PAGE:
Is Clearance From a Physician Needed Before Moving Into Assisted Living?

The decision to move into an assisted living community is a major one. It is not something to be taken lightly. If you have decided to move to an assisted living community, you undoubtedly need more information about that whole process. The same is true if you are the adult child of a senior mother or father who is on course to move into assisted living.

One area in which you likely have questions is whether you need medical clearance from your doctor before moving into an assisted living community. In this article, we discuss what will be required regarding a medical examination and doctor’s sign-off before moving into an assisted living community.

Information From Your Own Doctor

As part of an assisted living application process, a community is apt to require you to obtain some basic information from your primary care physician. Specifically, needed information usually centers around any existing medical condition you have at this time.

In many cases, senior elects to move to an assisted living community because of some medical condition that might make it more challenging to address some activities of daily living. In other words, assisted living communities routinely welcome new residents with a wide array of medical conditions.

What is likely to be needed from your doctor is that if you have a medical condition, you can address any specific needs associated with that issue. For example, if you need to take medications in an assisted living community, you will need to be able to self-administer those medications. The staff of an assisted living community will undertake medication management on your behalf. However, the staff cannot administer medications.

Recommendation From Your Doctor

In addition to situations in which a physician confirms that an individual with medical conditions meets the criteria of an assisted living community – the capability to self-administer medications, for example – primary care doctors often are called upon to make recommendations about the suitability of this type of long-term care environment for a senior.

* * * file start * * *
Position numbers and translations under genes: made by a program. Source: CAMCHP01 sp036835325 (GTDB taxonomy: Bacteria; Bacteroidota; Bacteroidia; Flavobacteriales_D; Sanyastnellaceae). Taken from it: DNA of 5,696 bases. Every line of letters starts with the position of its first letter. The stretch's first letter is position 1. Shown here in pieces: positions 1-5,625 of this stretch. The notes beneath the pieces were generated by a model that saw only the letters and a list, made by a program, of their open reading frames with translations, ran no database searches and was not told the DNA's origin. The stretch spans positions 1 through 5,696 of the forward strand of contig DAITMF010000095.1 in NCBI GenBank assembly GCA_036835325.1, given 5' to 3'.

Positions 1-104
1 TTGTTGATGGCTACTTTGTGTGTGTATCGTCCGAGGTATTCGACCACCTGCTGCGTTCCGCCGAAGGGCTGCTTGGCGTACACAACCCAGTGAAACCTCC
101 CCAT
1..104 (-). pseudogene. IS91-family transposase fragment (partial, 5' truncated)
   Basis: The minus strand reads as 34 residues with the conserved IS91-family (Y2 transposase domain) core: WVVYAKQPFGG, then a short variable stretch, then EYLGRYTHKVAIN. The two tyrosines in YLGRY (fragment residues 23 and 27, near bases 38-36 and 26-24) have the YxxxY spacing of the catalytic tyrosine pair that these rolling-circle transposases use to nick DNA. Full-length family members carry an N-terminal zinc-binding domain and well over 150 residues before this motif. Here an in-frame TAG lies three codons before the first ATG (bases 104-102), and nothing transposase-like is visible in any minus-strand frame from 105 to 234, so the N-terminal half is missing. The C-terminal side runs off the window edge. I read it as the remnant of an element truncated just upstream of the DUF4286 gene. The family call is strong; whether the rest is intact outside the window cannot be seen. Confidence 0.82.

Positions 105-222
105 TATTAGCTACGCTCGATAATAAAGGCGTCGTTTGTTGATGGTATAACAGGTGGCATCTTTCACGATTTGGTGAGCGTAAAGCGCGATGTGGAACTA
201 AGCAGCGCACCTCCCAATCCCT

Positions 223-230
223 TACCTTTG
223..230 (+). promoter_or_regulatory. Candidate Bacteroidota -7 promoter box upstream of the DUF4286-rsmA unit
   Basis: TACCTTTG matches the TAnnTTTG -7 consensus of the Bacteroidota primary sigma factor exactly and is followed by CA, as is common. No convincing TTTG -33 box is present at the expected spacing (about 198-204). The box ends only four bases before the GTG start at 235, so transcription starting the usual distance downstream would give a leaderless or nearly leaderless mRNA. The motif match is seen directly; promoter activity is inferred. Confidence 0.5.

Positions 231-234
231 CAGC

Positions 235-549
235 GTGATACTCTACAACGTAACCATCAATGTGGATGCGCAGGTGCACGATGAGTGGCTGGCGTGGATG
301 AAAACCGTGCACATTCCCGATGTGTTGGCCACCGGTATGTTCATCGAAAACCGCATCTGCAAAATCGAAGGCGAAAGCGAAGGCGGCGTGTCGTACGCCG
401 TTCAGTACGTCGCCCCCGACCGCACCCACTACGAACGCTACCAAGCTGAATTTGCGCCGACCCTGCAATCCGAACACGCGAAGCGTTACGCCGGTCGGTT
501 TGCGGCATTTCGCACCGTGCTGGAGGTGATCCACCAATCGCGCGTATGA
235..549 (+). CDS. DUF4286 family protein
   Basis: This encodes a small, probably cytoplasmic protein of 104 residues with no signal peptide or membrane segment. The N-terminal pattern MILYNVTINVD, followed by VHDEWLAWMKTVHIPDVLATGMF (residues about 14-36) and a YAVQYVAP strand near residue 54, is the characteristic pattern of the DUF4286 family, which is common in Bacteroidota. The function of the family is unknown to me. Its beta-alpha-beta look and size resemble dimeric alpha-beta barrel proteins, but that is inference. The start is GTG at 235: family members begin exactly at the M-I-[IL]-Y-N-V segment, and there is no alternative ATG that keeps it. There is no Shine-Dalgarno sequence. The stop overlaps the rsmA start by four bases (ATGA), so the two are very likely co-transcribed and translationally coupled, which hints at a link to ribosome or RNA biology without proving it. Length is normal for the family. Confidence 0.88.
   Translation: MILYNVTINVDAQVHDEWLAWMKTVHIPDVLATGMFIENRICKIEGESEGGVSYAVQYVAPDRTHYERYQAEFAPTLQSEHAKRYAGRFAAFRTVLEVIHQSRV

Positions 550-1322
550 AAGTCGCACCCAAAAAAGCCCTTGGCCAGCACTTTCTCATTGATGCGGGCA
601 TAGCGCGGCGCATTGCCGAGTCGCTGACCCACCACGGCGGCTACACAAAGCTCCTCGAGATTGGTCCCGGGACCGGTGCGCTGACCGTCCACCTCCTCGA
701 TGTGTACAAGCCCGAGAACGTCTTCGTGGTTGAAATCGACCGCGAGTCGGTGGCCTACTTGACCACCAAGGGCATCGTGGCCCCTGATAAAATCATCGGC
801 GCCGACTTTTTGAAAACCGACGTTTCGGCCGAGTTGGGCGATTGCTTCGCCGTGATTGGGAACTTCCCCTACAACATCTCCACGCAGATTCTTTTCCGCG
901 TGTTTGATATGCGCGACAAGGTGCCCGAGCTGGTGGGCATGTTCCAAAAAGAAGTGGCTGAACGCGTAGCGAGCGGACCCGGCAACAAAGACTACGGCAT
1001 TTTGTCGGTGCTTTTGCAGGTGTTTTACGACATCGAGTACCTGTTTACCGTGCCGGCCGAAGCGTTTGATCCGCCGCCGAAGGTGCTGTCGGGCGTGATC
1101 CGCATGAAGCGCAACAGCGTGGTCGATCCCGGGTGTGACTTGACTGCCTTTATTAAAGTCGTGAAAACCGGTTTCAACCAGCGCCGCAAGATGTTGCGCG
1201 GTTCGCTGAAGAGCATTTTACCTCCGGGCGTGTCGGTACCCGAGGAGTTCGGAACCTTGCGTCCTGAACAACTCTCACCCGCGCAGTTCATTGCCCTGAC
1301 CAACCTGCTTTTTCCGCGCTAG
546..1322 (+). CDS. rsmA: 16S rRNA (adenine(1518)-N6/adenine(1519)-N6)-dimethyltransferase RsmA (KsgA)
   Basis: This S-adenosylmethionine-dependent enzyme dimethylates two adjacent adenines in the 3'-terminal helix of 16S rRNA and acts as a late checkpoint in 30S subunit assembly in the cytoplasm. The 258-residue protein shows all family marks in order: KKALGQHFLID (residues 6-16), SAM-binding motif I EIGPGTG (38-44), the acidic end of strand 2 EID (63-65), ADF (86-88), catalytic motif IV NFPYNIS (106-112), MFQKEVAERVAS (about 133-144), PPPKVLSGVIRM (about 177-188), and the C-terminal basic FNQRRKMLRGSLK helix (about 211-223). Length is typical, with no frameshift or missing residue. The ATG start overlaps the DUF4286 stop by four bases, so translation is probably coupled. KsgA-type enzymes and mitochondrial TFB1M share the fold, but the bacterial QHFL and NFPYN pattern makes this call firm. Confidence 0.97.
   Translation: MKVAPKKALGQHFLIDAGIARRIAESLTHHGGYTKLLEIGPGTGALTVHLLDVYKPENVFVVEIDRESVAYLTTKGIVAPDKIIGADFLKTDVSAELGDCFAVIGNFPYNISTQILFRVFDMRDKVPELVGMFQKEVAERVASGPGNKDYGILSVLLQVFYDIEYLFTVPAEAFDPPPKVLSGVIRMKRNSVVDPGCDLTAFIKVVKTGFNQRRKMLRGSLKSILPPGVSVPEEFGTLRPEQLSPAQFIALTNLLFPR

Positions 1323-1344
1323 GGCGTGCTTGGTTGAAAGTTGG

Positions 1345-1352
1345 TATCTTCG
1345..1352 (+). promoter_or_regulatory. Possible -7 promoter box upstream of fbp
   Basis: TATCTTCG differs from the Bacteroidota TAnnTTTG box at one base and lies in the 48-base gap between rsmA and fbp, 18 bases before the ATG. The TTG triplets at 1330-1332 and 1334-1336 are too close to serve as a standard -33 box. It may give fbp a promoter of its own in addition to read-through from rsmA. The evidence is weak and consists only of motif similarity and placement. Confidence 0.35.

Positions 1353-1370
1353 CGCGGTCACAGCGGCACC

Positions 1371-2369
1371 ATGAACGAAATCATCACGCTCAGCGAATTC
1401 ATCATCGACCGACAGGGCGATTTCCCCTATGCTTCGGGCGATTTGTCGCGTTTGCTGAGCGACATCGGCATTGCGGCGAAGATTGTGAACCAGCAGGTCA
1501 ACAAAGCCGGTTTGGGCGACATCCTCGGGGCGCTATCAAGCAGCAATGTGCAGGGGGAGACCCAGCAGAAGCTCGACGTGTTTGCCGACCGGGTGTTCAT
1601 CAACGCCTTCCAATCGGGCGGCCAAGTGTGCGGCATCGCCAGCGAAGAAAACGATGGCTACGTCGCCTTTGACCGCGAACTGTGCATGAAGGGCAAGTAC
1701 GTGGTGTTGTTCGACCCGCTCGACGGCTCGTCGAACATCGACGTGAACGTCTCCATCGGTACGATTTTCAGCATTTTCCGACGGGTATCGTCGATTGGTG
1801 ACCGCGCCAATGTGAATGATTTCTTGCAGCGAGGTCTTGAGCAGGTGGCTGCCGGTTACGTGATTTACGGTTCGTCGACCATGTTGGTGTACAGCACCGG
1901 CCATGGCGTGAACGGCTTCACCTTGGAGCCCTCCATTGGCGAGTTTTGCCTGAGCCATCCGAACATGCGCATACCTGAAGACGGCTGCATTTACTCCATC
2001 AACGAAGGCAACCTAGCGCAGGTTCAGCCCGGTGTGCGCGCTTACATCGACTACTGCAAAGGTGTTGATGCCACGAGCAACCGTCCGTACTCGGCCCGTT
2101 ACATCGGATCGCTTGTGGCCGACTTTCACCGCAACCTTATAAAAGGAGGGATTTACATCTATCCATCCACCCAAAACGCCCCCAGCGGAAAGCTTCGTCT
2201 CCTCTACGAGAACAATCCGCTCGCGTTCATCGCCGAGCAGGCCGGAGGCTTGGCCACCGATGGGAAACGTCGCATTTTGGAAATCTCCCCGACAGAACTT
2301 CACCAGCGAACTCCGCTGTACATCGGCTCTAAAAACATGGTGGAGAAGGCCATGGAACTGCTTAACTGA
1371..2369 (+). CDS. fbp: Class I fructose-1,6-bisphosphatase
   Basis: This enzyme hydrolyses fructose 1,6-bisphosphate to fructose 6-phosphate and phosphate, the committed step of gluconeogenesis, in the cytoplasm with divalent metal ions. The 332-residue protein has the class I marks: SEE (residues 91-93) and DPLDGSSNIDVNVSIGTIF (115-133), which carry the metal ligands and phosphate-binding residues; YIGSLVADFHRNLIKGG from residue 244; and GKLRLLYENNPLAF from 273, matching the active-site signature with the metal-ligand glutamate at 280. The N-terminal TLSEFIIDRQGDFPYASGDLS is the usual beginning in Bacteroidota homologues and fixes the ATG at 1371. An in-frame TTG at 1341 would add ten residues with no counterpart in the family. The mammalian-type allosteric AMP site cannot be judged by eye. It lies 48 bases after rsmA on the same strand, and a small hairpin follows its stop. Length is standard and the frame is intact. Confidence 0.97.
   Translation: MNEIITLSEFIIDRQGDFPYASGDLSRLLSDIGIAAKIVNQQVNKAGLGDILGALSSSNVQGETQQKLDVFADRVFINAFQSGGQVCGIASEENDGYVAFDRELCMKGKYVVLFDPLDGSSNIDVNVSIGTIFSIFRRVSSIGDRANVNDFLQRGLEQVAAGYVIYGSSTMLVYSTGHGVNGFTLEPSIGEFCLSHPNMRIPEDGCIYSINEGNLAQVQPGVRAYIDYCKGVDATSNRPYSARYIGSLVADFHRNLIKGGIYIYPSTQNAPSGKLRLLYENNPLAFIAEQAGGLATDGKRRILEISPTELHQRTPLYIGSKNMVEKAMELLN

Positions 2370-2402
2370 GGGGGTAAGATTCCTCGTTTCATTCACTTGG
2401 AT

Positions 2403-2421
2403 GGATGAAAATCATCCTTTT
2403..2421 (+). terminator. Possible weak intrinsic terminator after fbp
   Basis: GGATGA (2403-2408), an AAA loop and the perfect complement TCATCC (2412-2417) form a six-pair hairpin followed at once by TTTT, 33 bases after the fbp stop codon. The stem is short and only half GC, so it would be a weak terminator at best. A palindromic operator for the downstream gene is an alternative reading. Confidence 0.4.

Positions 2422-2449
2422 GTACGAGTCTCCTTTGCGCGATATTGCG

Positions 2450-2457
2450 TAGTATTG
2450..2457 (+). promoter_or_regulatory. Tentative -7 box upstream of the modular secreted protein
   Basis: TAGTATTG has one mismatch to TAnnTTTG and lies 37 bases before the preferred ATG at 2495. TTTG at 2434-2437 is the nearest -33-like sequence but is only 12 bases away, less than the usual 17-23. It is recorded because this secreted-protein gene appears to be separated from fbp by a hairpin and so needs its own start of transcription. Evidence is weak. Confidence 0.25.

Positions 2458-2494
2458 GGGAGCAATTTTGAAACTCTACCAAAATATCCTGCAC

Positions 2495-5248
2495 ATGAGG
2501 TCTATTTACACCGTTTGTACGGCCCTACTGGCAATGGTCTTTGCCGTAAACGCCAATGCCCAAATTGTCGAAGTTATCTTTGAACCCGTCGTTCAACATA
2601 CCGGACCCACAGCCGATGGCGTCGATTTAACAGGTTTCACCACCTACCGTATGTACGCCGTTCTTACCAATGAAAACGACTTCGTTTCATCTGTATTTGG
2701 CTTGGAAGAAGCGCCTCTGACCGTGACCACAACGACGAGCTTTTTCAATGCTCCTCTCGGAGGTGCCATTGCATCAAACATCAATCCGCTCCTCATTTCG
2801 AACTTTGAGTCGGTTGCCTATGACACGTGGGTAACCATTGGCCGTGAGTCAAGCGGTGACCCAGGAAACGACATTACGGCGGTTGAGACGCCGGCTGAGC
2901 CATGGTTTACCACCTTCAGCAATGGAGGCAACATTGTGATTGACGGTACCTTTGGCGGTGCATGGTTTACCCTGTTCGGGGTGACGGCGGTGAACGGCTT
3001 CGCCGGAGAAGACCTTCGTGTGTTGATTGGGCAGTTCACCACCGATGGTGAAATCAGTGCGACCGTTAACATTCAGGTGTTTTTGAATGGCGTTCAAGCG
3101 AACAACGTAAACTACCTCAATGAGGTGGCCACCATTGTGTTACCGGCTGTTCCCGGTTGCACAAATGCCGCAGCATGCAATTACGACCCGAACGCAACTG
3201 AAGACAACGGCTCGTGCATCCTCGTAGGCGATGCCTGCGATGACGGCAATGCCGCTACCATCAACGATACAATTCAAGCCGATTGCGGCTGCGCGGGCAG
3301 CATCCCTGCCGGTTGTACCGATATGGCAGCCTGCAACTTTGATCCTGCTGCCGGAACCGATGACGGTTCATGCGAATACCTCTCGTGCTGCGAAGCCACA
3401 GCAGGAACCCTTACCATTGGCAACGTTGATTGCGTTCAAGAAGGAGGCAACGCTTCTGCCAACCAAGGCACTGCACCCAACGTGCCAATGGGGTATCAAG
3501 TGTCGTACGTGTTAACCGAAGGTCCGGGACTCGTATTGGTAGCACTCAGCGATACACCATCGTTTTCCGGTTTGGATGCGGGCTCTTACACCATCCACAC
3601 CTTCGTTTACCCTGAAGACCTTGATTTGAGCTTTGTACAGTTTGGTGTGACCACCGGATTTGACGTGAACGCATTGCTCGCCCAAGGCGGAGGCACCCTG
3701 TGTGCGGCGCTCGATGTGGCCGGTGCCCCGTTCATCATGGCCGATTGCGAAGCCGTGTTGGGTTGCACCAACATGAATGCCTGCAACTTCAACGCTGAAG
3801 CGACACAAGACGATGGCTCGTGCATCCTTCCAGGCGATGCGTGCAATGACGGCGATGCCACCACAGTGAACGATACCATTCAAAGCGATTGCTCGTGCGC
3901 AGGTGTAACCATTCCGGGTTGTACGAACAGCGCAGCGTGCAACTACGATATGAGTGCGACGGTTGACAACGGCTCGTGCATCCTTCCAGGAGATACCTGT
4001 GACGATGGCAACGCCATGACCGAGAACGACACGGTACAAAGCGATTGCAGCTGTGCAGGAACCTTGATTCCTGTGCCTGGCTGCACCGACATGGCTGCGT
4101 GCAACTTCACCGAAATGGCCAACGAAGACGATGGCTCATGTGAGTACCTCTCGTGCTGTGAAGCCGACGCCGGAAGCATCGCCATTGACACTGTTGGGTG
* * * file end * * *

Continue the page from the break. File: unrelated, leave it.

Family members might need clarification on whether an aging loved one should move to an assisted living community. In that situation, a senior and his or her adult children might ask a primary care physician to consider that older individual’s overall health. When this is undertaken, they might seek a recommendation regarding the propriety of the senior family member moving into an assisted living community.

Assessment by Assisted Living Community

In addition to medical assessments or recommendations obtained by a senior’s primary care physician before moving into an assisted living community, the facility typically undertakes its general health assessment of a prospective resident. In this regard, a doctor, physician’s assistant, nurse, or a similar type of healthcare provider may examine and assess a prospective resident to ensure that the senior meet requirements regarding any existing health condition. This process likely includes an abbreviated physical examination, questions to the prospective resident (and family members, in some cases), and a medical history review.

If questions arise regarding a particular medical condition, the prospective resident may be asked to permit the healthcare professional associated with an assisted living community to consult with the prospective resident’s primary care physician to obtain additional information. Any requests to consult with a primary care physician or for additional medical history information can only be undertaken with the consent of the senior interested in moving into a particular assisted living community.

Importance of Full Disclosure

If you are considering moving into an assisted living community, you should be committed to full disclosure of medical matters. As mentioned previously, there are some restrictions regarding what types of medical conditions are permissible in an assisted living community. If you attempt to “hide” a particular medical issue to get into an assisted living community, the ultimate consequences will be two-fold:

First, state law restricts assisted living communities regarding what type of medical conditions can be accommodated in a long-term care facility of this nature. When it is discovered that a resident has such a condition, that senior can no longer continue residency in an assisted living community.

Second, by “fibbing” about the existence of a medical condition that excludes a person from residency in an assisted living, a senior places himself or herself in the position of having breached his or her contract with an assisted living community. Such a contract nearly always references confirmation of providing accurate information during the application process. A failure to do so represents a breach of contract.

In the final analysis, the pre-admission medical screening process is manageable. A prospective resident should be fine with the assisted living admissions process if accurate information is obtained and provided.